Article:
A battle between Wall Street and Silicon Valley is being waged in a U.S. Senate race in Georgia.
As Republican Sen. David Perdue tries to fend off a challenge from Democrat Jon Ossoff, the great engines of wealth on the coasts are pouring cash into the contest, campaign finance records show.
Already, the campaigns have churned through more than $97 million in advertising with much of it financed from the coasts.
An analysis of federal campaign finance reports by the Center for Responsive Politics found that the largesse of New York tycoons benefit Mr. Perdue in the race while California tech wizards are writing checks for Mr. Ossoff, an investigative documentary filmmaker and former congressional staffer.
Firms such as Goldman Sachs, takeover titans KKR Inc., and Apollo Management Group are among Mr. Perdue’s top donors. Employees from those companies have contributed at least $136,250; Goldman Sachs investment bankers comprise the 5th biggest source of contributions to his campaign, records show.
By contrast, Mr. Ossoff has raked in money from the University of California, Google’s parent Alphabet and Facebook. Employees at those locations have given nearly $82,000 to his campaign. Faculty and administrators in the far-flung University of California system comprise the 2nd biggest source of contributions to his campaign.
Thus far, the fact so much money has come from people far removed from Georgia has not become an issue in the campaigns, and overall the fundraising reflects what is increasingly being seen nationwide, several experts said.
Georgians are shrugging off the intrusion of coastal elites.
“The out-of-state money hasn’t come up. Maybe each candidate knows he’s as vulnerable on the issue as the other,” said Georgia State University political science professor Jeffrey Lazarus. “For better or for worse, campaign fundraising is national these days. And that’s true for virtually all competitive races at all levels.”
Georgia’s elections could prove among the most consequential in 2020. That is because both of the state’s Senate seats are up for grabs and both races are close.
The other Senate race is a special election to finish the term of former Republican Sen. Johnny Isakson, who retired last January for health reasons. Gov. Brian Kemp, a Republican, appointed Atlanta businesswoman Kelly Loeffler to the seat, although President Trump favored Republican Rep. Doug Collins for the job.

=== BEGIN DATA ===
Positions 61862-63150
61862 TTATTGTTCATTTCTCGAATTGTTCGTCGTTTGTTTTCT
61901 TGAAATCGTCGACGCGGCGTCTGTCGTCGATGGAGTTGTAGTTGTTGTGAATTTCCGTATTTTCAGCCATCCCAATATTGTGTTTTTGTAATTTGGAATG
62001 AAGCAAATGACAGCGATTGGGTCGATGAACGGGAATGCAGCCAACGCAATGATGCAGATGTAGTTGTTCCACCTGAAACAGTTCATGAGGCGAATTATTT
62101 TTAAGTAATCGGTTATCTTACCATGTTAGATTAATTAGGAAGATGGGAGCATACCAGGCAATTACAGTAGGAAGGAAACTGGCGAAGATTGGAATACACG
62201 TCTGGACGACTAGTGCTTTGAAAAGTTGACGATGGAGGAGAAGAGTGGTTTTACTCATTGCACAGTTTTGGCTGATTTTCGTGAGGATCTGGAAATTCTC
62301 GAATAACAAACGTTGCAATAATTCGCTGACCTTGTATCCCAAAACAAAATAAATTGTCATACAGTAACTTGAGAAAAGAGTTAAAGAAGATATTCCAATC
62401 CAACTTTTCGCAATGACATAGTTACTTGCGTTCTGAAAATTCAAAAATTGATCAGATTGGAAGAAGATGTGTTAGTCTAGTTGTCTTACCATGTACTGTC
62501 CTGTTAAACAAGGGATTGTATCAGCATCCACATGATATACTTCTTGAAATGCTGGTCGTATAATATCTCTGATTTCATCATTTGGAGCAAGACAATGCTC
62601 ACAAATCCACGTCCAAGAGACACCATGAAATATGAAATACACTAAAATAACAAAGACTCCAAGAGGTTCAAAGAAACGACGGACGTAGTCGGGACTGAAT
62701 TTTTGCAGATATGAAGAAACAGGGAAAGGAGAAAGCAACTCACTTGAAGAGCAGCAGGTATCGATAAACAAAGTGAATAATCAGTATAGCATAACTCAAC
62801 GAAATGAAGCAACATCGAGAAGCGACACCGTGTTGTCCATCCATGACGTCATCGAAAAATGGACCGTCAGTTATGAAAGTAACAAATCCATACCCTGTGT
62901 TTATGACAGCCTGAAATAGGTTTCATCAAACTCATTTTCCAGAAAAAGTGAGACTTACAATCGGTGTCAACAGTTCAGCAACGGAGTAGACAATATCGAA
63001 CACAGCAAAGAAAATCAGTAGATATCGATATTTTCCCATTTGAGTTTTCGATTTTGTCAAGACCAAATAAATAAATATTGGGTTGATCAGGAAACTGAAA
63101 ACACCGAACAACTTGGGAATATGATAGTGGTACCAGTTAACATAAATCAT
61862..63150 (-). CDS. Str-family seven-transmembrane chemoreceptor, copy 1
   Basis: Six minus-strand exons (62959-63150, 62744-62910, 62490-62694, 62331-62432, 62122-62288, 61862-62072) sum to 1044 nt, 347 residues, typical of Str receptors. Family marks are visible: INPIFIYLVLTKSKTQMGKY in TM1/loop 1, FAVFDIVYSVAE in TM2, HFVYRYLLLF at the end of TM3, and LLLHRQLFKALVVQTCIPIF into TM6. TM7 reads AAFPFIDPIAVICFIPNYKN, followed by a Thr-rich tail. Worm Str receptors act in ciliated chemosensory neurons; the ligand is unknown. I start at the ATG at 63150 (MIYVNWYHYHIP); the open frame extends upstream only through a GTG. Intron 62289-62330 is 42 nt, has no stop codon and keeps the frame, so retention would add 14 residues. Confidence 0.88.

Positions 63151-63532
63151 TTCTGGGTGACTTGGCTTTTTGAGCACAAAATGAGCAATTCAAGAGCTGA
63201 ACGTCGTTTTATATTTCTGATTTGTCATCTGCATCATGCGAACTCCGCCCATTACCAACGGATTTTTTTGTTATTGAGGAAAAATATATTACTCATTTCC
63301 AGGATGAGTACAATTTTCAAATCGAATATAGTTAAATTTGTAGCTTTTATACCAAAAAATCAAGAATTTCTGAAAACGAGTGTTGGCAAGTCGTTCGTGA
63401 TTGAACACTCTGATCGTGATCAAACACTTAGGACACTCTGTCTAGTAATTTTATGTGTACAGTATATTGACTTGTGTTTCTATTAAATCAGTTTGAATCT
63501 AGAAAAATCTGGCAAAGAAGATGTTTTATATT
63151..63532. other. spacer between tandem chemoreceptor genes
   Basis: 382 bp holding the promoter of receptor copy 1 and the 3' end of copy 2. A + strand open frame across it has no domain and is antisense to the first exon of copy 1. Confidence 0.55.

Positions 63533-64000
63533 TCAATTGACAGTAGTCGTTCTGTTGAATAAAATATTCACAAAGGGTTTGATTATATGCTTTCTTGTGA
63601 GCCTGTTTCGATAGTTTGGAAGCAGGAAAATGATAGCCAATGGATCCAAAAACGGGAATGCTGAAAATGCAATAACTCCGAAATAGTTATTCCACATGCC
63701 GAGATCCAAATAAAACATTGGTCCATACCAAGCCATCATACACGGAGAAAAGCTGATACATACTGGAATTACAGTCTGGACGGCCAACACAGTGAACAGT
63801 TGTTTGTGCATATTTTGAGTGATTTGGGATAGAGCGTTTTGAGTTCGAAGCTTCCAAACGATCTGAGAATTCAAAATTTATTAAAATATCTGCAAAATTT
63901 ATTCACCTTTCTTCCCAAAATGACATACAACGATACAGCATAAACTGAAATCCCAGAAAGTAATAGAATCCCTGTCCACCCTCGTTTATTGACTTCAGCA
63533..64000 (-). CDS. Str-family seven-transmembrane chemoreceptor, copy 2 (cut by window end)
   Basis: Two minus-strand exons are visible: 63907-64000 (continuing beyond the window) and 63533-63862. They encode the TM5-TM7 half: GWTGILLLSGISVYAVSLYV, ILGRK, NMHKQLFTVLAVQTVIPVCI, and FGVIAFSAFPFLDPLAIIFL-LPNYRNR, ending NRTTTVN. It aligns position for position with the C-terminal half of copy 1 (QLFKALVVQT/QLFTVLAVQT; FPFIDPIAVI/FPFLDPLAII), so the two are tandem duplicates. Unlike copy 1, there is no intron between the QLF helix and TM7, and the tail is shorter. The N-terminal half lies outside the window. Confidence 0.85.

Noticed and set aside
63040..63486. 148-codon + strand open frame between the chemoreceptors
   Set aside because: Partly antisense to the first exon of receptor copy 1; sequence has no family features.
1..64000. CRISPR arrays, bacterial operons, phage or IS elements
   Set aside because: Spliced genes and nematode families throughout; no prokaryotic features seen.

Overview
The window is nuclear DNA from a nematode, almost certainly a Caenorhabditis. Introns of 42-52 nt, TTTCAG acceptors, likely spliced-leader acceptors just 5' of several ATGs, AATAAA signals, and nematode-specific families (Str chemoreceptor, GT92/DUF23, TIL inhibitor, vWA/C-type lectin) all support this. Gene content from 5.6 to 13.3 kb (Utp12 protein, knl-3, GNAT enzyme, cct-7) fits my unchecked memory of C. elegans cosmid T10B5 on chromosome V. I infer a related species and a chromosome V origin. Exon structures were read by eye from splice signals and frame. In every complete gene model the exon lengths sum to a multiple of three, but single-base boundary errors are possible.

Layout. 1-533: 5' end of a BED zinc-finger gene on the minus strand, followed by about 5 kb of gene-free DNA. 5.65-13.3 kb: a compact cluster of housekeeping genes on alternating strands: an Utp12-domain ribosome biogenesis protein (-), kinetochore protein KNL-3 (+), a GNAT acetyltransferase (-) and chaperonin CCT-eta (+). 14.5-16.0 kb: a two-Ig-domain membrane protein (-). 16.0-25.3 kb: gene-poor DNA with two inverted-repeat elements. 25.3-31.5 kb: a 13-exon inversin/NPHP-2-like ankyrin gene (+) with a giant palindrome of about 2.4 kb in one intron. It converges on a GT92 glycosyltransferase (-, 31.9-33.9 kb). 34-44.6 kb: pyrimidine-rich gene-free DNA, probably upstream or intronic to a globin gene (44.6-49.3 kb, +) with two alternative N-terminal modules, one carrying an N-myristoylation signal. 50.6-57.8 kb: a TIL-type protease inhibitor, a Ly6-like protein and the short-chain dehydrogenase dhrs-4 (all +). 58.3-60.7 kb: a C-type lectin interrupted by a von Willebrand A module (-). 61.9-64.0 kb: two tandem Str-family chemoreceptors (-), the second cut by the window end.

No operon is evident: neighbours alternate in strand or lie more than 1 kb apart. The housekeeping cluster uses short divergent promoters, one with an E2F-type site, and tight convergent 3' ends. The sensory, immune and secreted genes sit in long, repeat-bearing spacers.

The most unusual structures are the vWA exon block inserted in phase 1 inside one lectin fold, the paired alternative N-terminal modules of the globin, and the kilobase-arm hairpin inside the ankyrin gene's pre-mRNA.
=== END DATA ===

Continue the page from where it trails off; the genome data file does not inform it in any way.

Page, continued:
Now, Mr. Collins is challenging Ms. Loeffler for the seat, a situation that could split the conservative vote and prevent either of them from topping the 50% threshold to avoid a December runoff vote that could include one of the Democratic candidates, such as the Rev. Raphael Warnock of Atlanta’s Ebenezer Baptist Church.
The out-of-state money in the Perdue-Ossoff race has not kept Georgia businesses on the sidelines.
Workers from Delta Airlines, which is headquartered in Atlanta, are a top source of money for both campaigns, contributing $73,433 to Mr. Perdue and $12,099 to Mr. Ossoff, according to the Center for Responsive Politics.
Mr. Perdue’s top source of campaign money has been employees of Home Depot and other Peach State-based corporations such as Cox Communications, Aflac and gas and electric utility Southern Company.
In Mr. Ossoff’s campaign, faculty and administrators from Atlanta’s Emory University have been the No. 1 source of contributions, while employees at Georgia State University have also been among his top 20 contributors, records show.
Federal employees aren’t sitting out the race either: those at the Department of Health and Human Services have given Mr. Ossoff more than $17,000, records show.
Republicans have sought to paint Mr. Ossoff, 33, as the child of rich liberal patrons.
Indeed, the Ossoff campaign resembles that of Beto O’Rourke’s when Mr. O’Rourke marshaled a vigorous but ultimately unsuccessful 2018 bid to unseat Republican Sen. Ted Cruz in Texas. Both Mr. Ossoff and Mr. O’Rourke are young, photogenic Democrats who garner glowing press reviews.
The Perdue campaign stressed that they running on massive grassroots effort,
“That’s a stark contrast to Jon Ossoff, whose radical, socialist campaign is bankrolled by wealthy liberals in California and New York,” said campaign spokeswoman Casey Black.
Ms. Black’s take echoes the one used against Mr. Ossoff in his unsuccessful 2017 House bid, when the GOP linked him with Democratic House Speaker Nancy Pelosi, said Emory University political science professor Andra Gillespie.
“They would use pictures of the Golden Gate Bridge, hippies, and put a depiction in voters’ minds of a guy who was rich and out-of-touch,” she said.
The notion a candidate’s wealth leaves him unconnected to most voters has also been a Democratic tactic used against Mr. Perdue, whose personal fortune comes from his days as a chief executive of multiple companies, Ms. Gillespie said.
“Money has been an issue, generally speaking, in the campaign because of how much is being spent,” she said.